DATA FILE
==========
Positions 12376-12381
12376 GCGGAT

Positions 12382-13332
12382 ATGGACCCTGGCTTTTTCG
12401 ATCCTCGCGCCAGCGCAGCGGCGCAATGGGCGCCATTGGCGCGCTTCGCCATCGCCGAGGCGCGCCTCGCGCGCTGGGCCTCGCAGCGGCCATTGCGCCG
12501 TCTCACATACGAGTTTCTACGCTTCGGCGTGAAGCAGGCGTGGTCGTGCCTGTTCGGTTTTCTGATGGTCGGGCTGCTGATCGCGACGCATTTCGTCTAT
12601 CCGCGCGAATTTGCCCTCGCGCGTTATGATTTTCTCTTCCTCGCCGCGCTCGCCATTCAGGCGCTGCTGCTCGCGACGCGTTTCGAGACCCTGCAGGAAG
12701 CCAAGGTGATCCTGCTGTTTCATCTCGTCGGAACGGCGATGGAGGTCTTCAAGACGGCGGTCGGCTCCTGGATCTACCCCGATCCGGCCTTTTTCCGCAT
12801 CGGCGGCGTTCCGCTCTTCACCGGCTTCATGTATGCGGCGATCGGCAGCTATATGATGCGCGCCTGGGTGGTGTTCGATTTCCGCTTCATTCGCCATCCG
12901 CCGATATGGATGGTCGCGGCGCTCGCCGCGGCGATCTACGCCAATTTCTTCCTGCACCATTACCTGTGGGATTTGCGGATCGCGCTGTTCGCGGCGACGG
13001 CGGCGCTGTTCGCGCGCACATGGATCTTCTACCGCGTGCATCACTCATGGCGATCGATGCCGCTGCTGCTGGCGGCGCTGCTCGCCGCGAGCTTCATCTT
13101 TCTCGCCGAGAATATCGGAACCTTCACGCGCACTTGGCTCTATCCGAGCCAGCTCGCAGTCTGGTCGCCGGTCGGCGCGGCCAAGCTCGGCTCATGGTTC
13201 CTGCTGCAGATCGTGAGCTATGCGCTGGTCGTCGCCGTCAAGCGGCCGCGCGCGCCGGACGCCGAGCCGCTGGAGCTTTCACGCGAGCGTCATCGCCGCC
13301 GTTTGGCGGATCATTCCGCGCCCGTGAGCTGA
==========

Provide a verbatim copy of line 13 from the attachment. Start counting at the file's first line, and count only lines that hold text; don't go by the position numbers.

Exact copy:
13201 CTGCTGCAGATCGTGAGCTATGCGCTGGTCGTCGCCGTCAAGCGGCCGCGCGCGCCGGACGCCGAGCCGCTGGAGCTTTCACGCGAGCGTCATCGCCGCC